Soolapani also pointed out that the draft guidelines presented by the FSSAI are not easily accessible to people as they were published in English and have not been translated into vernacular languages.

Soolapani also pointed out that the draft guidelines presented by the FSSAI are not easily accessible to people as they were published in English and have not been translated into vernacular languages. Photo: by appointment

“Only a handful of people who know about this problem have read it. Even the representatives of the state government did not give any feedback, no discussion took place between them. We want the government to extend the deadline for public comments, and also want the drafts translated into the vernacular so that a discussion can take place. There is no reason to speed up regulation since GM foods are currently not allowed in India,” Soolapani said. The deadline for public comments on the draft is January 15, 2022.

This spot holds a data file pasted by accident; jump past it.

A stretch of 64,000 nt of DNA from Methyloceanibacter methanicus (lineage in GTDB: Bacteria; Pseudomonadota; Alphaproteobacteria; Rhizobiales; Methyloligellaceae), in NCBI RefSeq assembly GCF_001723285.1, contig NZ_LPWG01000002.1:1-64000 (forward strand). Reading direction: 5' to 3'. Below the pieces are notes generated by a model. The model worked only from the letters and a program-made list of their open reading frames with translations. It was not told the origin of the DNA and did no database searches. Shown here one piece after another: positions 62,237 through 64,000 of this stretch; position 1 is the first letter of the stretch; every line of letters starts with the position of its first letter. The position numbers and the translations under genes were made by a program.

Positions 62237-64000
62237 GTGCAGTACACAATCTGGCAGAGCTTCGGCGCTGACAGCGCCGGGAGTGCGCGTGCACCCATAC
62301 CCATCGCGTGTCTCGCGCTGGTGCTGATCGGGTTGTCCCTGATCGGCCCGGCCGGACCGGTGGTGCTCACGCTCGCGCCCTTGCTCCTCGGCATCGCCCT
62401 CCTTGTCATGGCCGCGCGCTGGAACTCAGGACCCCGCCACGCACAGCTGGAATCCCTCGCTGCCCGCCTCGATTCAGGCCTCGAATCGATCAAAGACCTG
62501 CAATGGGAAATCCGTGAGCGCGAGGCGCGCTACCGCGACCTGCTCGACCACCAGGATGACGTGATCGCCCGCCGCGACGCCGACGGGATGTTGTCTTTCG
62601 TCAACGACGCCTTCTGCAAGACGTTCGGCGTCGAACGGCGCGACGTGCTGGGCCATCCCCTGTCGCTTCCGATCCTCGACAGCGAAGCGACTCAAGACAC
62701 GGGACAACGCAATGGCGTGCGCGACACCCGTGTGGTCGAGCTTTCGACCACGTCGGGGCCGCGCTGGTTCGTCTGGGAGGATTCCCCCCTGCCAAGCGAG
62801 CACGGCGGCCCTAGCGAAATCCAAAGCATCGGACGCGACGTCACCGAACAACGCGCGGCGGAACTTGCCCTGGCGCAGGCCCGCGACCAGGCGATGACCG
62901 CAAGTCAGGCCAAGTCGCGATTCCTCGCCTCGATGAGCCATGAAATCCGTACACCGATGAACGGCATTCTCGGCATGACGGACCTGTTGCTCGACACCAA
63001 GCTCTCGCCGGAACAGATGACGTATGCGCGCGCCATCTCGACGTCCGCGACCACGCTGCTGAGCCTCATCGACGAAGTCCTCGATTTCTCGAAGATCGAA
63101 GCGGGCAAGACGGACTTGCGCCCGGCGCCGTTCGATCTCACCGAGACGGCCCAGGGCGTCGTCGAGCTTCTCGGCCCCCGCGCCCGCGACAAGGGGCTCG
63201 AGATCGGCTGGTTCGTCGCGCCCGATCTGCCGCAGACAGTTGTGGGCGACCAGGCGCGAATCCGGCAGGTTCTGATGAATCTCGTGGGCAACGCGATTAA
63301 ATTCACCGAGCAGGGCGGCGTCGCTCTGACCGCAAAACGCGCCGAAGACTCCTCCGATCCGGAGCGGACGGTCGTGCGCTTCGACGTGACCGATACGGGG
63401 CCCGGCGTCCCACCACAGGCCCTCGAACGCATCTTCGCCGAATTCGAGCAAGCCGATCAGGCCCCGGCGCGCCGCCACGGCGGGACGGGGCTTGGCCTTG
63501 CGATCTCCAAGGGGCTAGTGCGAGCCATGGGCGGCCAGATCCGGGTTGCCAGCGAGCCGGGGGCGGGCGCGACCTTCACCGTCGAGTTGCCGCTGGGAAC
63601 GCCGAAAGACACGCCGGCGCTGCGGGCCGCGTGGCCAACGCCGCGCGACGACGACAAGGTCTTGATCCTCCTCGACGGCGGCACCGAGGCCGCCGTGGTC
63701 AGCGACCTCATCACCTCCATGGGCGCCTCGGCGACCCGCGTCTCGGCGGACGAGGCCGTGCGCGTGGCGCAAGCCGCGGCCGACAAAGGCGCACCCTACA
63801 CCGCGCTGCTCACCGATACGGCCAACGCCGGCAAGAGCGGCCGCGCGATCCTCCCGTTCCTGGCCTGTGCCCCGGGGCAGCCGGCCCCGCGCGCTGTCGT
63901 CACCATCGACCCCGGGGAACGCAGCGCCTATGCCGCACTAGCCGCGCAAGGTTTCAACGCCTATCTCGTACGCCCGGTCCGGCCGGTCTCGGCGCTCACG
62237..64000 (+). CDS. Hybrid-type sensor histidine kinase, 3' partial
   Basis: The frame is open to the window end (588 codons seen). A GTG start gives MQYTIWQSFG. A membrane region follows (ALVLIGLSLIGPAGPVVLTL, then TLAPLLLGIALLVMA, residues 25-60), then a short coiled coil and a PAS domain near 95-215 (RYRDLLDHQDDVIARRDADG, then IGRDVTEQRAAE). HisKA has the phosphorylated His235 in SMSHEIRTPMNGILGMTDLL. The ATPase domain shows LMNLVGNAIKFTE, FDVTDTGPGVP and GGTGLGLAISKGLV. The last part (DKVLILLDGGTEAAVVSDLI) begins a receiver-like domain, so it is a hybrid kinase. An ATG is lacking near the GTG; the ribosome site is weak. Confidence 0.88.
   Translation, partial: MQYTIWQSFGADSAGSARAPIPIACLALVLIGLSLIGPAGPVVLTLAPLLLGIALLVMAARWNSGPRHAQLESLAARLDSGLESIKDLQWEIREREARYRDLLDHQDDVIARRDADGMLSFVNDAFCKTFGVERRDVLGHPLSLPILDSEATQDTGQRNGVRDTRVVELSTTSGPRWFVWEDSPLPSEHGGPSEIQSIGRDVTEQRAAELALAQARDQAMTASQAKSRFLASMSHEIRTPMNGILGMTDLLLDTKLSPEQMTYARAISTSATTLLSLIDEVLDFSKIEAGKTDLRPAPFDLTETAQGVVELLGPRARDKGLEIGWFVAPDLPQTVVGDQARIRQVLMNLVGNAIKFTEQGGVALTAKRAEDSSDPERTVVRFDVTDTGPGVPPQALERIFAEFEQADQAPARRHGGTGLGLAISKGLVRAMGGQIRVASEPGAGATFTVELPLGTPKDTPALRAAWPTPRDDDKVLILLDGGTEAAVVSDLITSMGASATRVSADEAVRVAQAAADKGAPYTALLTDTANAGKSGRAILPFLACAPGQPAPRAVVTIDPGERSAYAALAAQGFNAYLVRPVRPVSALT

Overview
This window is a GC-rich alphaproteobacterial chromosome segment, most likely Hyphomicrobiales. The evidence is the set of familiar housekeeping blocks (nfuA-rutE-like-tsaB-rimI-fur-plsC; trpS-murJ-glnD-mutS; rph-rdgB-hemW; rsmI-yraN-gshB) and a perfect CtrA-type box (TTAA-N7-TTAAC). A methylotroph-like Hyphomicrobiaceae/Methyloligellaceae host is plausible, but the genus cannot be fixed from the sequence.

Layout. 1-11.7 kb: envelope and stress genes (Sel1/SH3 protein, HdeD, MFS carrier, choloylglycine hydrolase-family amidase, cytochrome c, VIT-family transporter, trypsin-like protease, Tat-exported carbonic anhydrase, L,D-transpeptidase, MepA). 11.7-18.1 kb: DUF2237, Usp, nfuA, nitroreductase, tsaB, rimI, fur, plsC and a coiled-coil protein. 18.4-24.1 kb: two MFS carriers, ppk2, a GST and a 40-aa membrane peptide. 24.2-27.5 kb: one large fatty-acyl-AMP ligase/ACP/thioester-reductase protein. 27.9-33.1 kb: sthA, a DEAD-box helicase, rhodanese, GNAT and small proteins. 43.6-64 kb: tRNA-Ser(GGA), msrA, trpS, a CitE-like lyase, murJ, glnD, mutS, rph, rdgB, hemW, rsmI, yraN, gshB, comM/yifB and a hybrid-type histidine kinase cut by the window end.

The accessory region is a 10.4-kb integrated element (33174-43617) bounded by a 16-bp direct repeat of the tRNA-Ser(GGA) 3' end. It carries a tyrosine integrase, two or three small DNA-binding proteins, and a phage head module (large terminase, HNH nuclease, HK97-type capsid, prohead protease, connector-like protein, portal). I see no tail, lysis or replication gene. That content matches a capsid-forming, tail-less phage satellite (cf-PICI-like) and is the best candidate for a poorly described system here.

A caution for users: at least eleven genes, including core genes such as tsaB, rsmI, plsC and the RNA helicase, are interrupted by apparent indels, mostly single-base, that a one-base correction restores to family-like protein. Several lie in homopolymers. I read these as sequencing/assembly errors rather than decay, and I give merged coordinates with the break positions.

Also read: Why is zero-budget natural farming important for our farmers?

What are activists asking for?

A comment letter to the FSSAI was released by the Coalition for a GM Free India which cited a host of issues with the draft regulations.

Stating that a majority of Indian states have adopted policies against GMOs in food and agricultural systems, the letter demanded that each request be processed after obtaining inputs and recommendations from state governments.

“The processing and adjudication of a GM ingredient approval application should also ensure that any state government’s ‘GM-free food policy’ is completely and inviolably protected and adhered to,” the letter states.

“GM crops emit toxins unlike non-GM crops because of the BT genes they contain and the herbicides sprayed on them so they are more harmful to the environment,” Kapil Shah added. Photo: by appointment